I was a member of the Facebook group “Seattle Disability Community Outreach” until yesterday when I was deleted as a member. I had posted several issues previously and never had a problem and it surprised me that my recent posting “No Room” sparked such militant responses.
This brought up the issue that I have often wrestled with – am I an activist or an advocate – some definitions I find of these two words indicate that the words are synonymous but are they really?
After reading the comments by some members of the Seattle Disability Community Outreach and a description that they are “disability activists” I know that I am not an activist by their definition. I do not understand their type of “activism” because to me it denies people individualized choices – apparently these activist want to make decisions for everyone based on what these activists believe is right. There is no opportunity for discussion or understanding of various needs.
The other issue is the continued referral to the Olmstead decision with regards to institutionalization. I doubt if these people have actually read the U.S. Supreme Court Decision because it does not say to close all institutions – in fact it states that some people will always need that level of care. What Olmstead REALLY says is that people are individuals and they should be allowed their choice – not be forced into what others think they should have – so, in my interpretation of that, these so-called “activists” violate the very decision they think they are quoting.
I realize that this group does not advocate for a continuum of needs nor do they as a group realize that people have different support needs and choices.
I did write the following letter to the 4 moderators of the group – since I am no longer a member I can not comment and try to respond to those who are so adamant against choice and individual rights.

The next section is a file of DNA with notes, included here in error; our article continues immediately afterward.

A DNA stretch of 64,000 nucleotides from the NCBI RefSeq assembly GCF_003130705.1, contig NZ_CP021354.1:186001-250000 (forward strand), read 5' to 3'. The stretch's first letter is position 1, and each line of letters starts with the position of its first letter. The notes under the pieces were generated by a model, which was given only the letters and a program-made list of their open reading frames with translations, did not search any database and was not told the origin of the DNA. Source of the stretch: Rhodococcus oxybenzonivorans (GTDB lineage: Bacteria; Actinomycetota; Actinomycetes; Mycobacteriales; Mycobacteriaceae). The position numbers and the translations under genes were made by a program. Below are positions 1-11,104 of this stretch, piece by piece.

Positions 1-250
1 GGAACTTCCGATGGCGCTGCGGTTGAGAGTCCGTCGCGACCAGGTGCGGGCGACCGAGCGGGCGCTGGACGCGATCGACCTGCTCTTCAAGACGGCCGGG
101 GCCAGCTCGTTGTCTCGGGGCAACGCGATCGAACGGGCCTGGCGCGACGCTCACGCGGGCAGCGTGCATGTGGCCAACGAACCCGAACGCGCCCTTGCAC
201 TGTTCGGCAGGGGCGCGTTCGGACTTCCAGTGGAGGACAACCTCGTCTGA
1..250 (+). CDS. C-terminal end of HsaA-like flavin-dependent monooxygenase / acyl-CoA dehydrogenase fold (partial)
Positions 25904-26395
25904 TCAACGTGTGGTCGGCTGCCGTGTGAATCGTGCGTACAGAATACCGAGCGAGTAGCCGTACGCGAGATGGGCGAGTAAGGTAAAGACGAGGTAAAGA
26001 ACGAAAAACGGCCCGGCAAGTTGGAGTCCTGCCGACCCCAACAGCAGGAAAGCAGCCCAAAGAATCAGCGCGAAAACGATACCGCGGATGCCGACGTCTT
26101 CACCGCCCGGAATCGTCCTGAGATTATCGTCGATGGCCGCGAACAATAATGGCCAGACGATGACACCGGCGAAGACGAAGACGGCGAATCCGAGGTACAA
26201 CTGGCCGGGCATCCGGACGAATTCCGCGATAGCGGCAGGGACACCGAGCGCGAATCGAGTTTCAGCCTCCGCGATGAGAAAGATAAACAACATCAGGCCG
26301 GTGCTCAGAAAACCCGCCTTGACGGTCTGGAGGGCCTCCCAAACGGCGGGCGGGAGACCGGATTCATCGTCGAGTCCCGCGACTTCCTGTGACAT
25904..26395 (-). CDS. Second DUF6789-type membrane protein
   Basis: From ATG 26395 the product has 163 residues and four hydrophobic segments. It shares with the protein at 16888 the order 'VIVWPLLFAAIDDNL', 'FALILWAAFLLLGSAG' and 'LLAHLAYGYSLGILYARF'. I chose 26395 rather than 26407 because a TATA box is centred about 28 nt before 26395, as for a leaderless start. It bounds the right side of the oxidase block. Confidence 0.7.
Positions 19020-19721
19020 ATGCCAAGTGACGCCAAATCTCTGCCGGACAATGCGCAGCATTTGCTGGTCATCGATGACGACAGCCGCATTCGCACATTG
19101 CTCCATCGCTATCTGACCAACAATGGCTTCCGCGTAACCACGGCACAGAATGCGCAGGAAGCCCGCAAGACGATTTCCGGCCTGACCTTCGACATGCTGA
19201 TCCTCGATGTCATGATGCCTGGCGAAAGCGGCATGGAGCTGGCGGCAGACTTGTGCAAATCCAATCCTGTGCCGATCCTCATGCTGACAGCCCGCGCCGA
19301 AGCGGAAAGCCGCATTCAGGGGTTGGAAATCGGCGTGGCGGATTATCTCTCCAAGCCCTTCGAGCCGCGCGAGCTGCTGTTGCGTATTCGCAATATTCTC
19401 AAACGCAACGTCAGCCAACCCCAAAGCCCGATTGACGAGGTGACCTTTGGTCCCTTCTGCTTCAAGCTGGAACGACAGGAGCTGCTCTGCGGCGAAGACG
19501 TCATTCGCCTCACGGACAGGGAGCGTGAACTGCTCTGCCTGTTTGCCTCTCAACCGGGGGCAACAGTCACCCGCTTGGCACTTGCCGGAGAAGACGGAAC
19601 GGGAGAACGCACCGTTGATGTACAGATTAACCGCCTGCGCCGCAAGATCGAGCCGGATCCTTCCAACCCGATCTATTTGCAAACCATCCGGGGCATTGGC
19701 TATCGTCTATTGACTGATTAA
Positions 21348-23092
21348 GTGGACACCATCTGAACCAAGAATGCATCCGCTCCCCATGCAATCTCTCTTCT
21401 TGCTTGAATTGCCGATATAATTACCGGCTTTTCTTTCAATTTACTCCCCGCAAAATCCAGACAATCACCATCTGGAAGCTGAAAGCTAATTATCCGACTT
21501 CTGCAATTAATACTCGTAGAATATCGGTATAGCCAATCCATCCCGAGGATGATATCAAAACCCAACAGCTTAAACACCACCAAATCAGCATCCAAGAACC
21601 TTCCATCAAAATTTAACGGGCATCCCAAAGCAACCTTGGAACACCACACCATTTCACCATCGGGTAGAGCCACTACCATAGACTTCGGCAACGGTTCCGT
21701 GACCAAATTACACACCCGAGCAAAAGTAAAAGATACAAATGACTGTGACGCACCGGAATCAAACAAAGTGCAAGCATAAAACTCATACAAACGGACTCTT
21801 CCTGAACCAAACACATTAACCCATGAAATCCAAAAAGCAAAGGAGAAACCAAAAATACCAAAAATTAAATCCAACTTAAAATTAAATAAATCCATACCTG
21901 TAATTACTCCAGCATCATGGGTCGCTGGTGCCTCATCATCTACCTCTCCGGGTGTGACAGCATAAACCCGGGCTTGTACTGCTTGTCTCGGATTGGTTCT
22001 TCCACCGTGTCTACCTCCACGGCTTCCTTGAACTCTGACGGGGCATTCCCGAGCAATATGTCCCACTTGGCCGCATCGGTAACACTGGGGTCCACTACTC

It appears that I have been deleted from “membership” to the Seattle Disability Community Outreach page.
There was a posting that I had regarding “no room” which was militantly opposed to by some members. This is such a shame that activists are so dogmatic in their beliefs that they cannot understand that there are a variety of needs and choices.
Referring to Olmstead is in fact needed – but it’s also important to know what the Olmstead decision really says – It upholds the civil rights and choices – not denying choices. Nowhere in Olmstead does it say to close institutions either.
The fact that a dialogue cannot ensue and the same rhetoric is heard over and over with no accurate data only adds to the violation of rights of our most vulnerable citizens.
Maybe the Seattle Disability Community Outreach group does not advocate for those with intellectual disabilities?
Yes, I know that many, many people were sent to institutions and many, many people did not need to be there – that does not negate the fact that we still do have people with extremely high support needs who need to be cared for. Some of these do choose to live in a campus community. This in no way means that they are not included in everyday life – in fact many have extremely active social lives on and off campus.
Referring to articles of over 20 years ago as “proof” does nothing. There are countless articles about abuse in every setting – but if one did research one would realize that there is much better oversight in supportive communities than in scattered and isolated homes.
I’m saddened by the lack of awareness of these members who wrote – maybe they are not aware of the many families in our area who are in crisis trying to care for their young adult children with severe intellectual disabilities – many who also have some form of mental illness. Sure, it would be nice to have their own home and have stable caregivers but our society does not respect these much needed caregivers and the staffing turnover is over 40% in many of these homes.
For people who cannot dress themselves, cannot cross a street, cannot be safe without every door and window locked for various reasons and need to have 1:1 or 2:1 staffing to maintain safety without restrictions, sometimes the campus setting is the least restrictive and when people are militant about “community” they do not understand the issues of some or our most vulnerable citizens.
As an advocate it upsets me to see others advocate against safe and appropriate care only because the setting was not right for them. It’s time to really uphold the Olmstead decision and allow choice and individual rights and access to safe care.
I am sending this to all four of the moderators of this group. Share if you like with the membership. I would be more than glad to share original documents regarding cost of care, safety of care and appropriate care.
Cheryl Felak, RN, BSN
Coalition for Community Choice
Developmental Disability Nursing Association
American Association of Intellectual and Developmental Disabilities